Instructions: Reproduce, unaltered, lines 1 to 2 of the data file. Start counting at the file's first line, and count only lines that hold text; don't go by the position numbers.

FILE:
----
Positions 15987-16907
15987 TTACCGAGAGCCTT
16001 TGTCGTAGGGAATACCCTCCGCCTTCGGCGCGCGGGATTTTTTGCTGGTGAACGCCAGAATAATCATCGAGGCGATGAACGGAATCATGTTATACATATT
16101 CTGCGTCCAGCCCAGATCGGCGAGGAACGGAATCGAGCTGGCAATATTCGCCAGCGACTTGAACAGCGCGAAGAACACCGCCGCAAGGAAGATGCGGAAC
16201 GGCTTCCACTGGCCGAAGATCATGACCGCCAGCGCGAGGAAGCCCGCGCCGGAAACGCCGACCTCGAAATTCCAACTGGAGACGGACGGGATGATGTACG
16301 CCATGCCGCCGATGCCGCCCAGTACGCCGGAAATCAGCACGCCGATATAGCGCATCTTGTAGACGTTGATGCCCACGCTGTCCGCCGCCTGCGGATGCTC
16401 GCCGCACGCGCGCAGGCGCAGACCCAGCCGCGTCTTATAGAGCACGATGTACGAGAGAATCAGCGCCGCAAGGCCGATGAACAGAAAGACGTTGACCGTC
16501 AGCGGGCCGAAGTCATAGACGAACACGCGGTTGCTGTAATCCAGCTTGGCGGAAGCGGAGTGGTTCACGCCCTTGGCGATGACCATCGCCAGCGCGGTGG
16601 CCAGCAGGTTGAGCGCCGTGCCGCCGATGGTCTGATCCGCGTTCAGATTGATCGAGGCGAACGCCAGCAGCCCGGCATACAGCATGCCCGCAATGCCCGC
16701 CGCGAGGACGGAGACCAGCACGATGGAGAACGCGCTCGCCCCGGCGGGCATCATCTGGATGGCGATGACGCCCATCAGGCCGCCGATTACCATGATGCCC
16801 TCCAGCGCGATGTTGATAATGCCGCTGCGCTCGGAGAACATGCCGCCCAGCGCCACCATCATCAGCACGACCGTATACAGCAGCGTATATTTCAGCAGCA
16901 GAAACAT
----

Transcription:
Positions 15987-16907
15987 TTACCGAGAGCCTT